3,000 Dead

Broken Tablets | Devotion 6: 3,000 Dead
John Hubbard

I noticed something that I never noticed before in the story of the golden calf at Mount Sinai. I remember that Moses was so mad when he got back that he threw the tablets down and broke them. I remember that he melted the calf down, ground it up, sprinkled the gold dust into the water, and made them drink it. However, I did not recall that Moses had all the sons of Levi kill 3,000 of the men right after all of that. The crazy part about that display of violence is that Moses had just pleaded with God a few verses earlier. He pleaded for God to spare them rather than wipe them out for making the calf and being a “stiff-necked people.” However, when Moses comes face to face with their sin, he is forced into action. Exodus 32:30-35 says, “The next day Moses said to the people, ‘You have sinned a great sin. And now I will go up to the Lord; perhaps I can make atonement for your sin.’ So Moses returned to the Lord and said, ‘Alas, this people has sinned a great sin. They have made for themselves gods of gold. But now, if you will forgive their sin—but if not, please blot me out of your book that you have written.’ But the Lord said to Moses, ‘Whoever has sinned against me, I will blot out of my book. But now go, lead the people to the place about which I have spoken to you; behold, my angel shall go before you. Nevertheless, in the day when I visit, I will visit their sin upon them.’ Then the Lord sent a plague on the people, because they made the calf, the one that Aaron made.”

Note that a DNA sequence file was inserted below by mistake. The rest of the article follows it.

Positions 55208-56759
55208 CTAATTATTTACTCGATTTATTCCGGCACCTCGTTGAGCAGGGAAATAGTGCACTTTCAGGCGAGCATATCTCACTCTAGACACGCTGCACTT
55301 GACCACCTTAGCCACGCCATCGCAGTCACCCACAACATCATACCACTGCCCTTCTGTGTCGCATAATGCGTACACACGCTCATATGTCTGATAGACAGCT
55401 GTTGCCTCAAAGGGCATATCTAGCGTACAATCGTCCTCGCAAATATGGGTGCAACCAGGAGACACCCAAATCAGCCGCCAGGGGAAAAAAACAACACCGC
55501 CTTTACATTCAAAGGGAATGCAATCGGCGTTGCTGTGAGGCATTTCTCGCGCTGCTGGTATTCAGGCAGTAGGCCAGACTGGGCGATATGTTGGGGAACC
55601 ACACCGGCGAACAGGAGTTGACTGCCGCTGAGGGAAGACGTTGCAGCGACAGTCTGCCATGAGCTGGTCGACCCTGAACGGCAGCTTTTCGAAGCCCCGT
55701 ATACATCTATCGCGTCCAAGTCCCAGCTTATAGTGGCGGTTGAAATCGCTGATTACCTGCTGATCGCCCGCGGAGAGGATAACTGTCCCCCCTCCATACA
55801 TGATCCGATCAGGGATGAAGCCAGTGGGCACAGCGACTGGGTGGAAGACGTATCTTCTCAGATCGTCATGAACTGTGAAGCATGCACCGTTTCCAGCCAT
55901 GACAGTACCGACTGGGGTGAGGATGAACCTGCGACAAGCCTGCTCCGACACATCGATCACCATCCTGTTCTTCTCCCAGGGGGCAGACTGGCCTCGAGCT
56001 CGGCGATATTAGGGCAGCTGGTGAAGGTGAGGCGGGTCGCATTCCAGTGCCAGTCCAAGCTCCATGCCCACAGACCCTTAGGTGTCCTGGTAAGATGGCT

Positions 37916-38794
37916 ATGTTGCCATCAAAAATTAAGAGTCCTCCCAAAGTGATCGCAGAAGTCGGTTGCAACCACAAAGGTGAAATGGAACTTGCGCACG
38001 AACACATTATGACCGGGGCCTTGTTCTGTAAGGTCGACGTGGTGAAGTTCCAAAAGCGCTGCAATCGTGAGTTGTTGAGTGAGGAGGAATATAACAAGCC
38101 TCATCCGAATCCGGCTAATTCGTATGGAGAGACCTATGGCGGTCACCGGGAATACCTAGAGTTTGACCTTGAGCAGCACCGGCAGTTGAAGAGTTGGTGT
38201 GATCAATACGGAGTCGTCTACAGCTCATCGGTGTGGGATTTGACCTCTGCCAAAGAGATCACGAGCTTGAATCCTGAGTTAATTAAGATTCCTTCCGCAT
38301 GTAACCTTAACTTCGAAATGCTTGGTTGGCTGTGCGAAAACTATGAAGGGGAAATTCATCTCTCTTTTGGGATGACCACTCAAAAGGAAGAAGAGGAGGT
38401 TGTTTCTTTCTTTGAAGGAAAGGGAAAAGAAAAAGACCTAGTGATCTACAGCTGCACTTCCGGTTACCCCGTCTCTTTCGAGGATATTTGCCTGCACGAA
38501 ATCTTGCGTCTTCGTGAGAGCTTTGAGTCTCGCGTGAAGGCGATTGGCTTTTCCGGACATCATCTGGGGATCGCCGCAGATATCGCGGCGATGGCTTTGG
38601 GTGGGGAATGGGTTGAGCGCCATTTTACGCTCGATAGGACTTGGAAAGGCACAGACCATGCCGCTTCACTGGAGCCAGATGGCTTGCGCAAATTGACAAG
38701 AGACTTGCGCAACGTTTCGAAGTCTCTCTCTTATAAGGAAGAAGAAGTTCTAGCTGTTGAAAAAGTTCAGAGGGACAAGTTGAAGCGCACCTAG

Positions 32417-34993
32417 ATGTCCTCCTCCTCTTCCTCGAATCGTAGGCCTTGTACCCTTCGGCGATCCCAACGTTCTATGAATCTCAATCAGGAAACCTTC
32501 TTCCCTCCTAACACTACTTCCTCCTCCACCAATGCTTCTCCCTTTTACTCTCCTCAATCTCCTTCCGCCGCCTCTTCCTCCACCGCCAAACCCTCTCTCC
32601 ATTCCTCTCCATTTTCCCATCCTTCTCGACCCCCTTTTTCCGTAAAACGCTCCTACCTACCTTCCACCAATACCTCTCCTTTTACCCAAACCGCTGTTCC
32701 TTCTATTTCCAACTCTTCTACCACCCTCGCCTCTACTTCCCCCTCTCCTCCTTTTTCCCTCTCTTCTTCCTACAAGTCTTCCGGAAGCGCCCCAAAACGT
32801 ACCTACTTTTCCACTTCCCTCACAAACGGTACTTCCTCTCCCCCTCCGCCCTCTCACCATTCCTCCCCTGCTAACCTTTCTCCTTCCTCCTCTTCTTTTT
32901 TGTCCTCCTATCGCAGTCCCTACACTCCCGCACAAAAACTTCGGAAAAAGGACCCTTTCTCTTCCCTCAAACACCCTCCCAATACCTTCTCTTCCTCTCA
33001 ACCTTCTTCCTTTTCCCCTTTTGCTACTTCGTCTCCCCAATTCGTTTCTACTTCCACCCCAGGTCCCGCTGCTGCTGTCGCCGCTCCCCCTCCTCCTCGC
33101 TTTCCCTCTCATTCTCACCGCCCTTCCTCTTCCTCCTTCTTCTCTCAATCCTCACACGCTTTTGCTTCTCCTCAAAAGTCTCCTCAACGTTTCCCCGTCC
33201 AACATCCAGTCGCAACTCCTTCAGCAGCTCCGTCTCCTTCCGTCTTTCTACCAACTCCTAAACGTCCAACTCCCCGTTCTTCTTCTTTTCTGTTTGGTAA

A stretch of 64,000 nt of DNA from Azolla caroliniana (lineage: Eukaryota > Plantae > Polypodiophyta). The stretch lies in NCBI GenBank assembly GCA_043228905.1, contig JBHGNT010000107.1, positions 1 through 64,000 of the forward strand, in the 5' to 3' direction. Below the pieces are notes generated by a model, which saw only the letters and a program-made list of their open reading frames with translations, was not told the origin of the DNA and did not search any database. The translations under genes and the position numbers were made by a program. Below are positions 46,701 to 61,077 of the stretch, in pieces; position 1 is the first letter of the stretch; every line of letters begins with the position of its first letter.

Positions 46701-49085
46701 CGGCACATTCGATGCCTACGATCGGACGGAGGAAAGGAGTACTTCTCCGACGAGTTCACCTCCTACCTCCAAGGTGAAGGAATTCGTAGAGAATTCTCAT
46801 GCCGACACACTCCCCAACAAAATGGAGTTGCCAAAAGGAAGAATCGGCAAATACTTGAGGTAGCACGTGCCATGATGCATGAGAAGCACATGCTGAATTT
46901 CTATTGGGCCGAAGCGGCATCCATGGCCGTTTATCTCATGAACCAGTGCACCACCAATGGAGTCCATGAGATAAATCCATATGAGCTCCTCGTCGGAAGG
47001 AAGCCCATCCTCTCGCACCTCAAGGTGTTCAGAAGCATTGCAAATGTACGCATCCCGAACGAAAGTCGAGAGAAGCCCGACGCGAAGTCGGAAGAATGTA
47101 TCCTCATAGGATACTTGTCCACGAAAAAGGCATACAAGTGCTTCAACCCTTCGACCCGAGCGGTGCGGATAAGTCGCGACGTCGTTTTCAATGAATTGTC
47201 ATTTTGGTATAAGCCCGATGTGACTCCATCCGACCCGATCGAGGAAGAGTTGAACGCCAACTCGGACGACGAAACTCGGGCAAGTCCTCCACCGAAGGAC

It is hard to believe that Moses would offer himself up in place of the people who have just sinned so greatly against God. Perhaps Moses felt he had dealt with enough of their punishment, and now he could try to persuade God to go easy on the rest of the Israelites. I cannot help but feel like Moses is coming to God and saying, “Hey God, I dealt with this sin in my people. Really, I have handled it. Are we good?” In a surprisingly, gentle way, God tells Moses that justice will always be brought by God alone, and it will always come exactly how and when He decides. Moses brought his own justice by way of the Levites, but God blots them out of His book and later on brings a plague to them. How many times do we try and play God when people close to us sin? We are instead called to love and point people to Jesus. We can leave justice to God.

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